bored thoughts on social media: a ramble

I feel like social media is fucking everything up. I’ll explain.

I know that I have no idea how life as a young person before social media took over actually was, and that pretty much anything I say is probably an idealization, at best a guess, but I just can’t really see how it couldn’t be at least a little bit true.

I feel like there used to be a general sense of urgency that simply doesn’t exist anymore. Social media has given us the opportunity to communicate with other people at literally any given point in time as long as we’re awake (sometimes even that’s an uncertain restriction – sleep texting? whack). At literally any point in our waking hours we can reach out to whomever we want, providing they share the same basic technology (which is descriptive of everyone in my realm of experience). This is convenient to be sure, but it’s ruining what it means to be a human being. There’s no pressure to act immediately when it comes to interpersonal relationships. Why would I tell that guy I like him right now, at 8:30 p.m. on a Sunday, when I could tell him on New Years Eve, or next year when I’m older, in a minute or in a decade? When two people run into each other by happenstance in the grocery store, there aren’t pent up words to be spoken like I’m imagining there would have been in certain situations pre-social media. There is no limit to what we can say and when we can say it. We have no limits to communication. By the same logic that states you have to experience bad to know good, the argument can be made that this limitlessness is going to rid us of what is special about engaging in social interaction, what is special about each other. If we never know an inability to communicate with other people, why does the ability to do so strike us as anything but monotony?  It seems obvious that any rational being can discern a difference between texting and face-to-face conversation, but will that always be obvious? When you’ve spent the words on a screen and you then meet face-to-face, what happens?  I know your middle name, your favorite song, and whatever other introductory facts people share when getting to know one another, but what fills in the gap those questions would have filled in face-to-face conversation? I know you better than I know a perfect stranger, but you are a perfect stranger. What I don’t know is what your lips do when you get embarrassed. I don’t know what you look like driving down the road listening to your dad’s favorite song.  I don’t know how your body shifts when there’s a commercial break, or what your go-to hand gesture is when you’re shocked. There’s something tragic about that to me. We fill the template of the person we have in front of us with Instagram filters and Facebook shares. I can talk to you constantly, but I can’t talk to you at all. There is no socially acceptable way for either of us to further the relationship, to ever really push forward so long as there exists this rift. I can say whatever I want to you whenever I want to, so why say anything at all?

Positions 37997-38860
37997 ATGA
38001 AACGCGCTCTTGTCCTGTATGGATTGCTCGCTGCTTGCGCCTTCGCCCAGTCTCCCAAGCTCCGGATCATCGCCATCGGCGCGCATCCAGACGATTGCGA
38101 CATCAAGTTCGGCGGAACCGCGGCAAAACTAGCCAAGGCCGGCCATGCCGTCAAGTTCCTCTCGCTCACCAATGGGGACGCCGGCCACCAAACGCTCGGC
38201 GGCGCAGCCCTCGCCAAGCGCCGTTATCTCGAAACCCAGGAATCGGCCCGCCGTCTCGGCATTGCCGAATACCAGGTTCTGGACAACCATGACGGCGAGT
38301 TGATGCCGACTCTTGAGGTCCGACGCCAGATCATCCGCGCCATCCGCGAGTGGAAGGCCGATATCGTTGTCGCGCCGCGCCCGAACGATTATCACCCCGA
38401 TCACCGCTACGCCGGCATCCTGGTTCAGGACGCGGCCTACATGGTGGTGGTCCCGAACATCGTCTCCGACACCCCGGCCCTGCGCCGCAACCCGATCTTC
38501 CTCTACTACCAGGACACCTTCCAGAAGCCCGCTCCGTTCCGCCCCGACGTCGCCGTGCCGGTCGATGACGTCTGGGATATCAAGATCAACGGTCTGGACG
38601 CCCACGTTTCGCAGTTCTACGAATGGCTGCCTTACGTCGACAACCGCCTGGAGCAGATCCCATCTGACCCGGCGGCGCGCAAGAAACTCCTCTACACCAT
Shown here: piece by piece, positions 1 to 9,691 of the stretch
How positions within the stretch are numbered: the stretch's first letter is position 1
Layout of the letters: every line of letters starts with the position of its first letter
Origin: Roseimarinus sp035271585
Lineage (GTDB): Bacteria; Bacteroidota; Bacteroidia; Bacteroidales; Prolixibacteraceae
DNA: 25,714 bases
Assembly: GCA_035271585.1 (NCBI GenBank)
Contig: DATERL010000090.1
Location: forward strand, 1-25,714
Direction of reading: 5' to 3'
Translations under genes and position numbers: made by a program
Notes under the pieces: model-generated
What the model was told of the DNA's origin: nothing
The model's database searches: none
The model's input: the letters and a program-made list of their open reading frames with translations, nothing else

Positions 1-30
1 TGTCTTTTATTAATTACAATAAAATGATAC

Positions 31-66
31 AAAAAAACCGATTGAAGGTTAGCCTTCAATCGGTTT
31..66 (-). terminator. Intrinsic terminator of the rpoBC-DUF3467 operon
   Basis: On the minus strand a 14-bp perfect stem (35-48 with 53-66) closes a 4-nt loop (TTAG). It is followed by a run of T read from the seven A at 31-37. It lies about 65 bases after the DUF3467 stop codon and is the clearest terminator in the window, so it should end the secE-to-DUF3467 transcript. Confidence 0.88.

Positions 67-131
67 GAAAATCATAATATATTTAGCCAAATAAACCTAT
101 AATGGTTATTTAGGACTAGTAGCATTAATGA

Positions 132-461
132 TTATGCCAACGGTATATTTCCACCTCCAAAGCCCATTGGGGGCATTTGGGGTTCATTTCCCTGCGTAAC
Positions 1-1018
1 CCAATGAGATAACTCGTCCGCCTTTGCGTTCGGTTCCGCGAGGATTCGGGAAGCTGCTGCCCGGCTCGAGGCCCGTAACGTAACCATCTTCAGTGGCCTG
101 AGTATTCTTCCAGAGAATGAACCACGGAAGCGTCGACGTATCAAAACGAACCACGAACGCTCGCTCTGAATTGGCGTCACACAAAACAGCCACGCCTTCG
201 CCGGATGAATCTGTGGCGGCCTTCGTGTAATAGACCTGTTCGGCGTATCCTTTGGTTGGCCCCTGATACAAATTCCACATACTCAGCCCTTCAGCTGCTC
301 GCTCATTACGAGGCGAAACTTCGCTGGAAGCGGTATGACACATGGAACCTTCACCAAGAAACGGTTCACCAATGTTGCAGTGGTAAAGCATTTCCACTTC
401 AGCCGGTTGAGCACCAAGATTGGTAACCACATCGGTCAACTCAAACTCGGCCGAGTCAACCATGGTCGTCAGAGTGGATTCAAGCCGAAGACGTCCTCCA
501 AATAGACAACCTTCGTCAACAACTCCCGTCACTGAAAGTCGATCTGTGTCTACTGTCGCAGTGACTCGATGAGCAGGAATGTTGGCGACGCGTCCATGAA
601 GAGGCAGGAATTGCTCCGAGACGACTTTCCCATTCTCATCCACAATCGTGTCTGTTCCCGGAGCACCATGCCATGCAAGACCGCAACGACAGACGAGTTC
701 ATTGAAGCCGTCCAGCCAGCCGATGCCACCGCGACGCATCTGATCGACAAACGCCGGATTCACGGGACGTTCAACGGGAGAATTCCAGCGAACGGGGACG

My generation is characterized by a certain kind of inaction, and I think social media is the root of it. The kind of inaction I’m talking about is primarily romantic. There are countless poorly written Odyssey articles on the hardships of trying to find someone in this cultural environment. My problem, however, does not stem from a desire to find someone. My problem is what to do when you’ve found someone. Someone who is calculated, who is guarded, who carefully measures the extent to which either of us is willing to go to “get to know” each other (even though I’ve just established that we aren’t really getting to know each other at all). Girls complain constantly about guys not taking the bull by the horns, by guys ignoring them, by guys simply refusing to initiate the chase. I feel like this has to be because of the backdrop I’ve just described. There is no urgency here.

THIS IS ABOUT TO BE REALLY SEXIST SOUNDING. Another issue I perceive is that social media exacerbates what is different about guys and girls temperamentally. In my experience, guys are typically more present-minded, less concerned with the details of everyday existence. Girls, again in my experience, are thorough analysts of what is going on around them. They also crave more, or at least a different kind of, attention. You can see how these differences could lead to a pretty tumultuous relationship between the two. When each is given a device that allows for constant communication and self-promotion in the most basic sense, one is clearly going to act in a way much different from the other. From what I’ve seen, it completely reverses the Laura-Ingalls-Wilder suitor and lady relationship, the bird-of-paradise pageantry that has characterized so much of human history. Today, it’s not the man that spreads his plumage in an array of vibrant colors. It’s today’s girl that is doing the courting. Our courting rituals are lorded over by Facetune and Snapchat. We, the hens, are given tools to make ourselves look as good as possible on a screen tucked in the palm of some viable mate. We paint our brown feathers gold and beg to be noticed as anything out of the ordinary. It’s really weird honestly. How I’m describing it is even weirder. Whatever. The point is, social media is making girls (especially me, apparently) go insane. If you spent an hour a day meticulously editing a picture of yourself so as to maximize your sex appeal in hopes that some nineteen-year-old guy will have a 54% higher chance of snapchatting you that day, you would understand.

I understand that this is pretty dismal sounding, and I also understand that I don’t even hold this hopeless of a view on social media a lot of the time. It’s just on my mind a lot recently.

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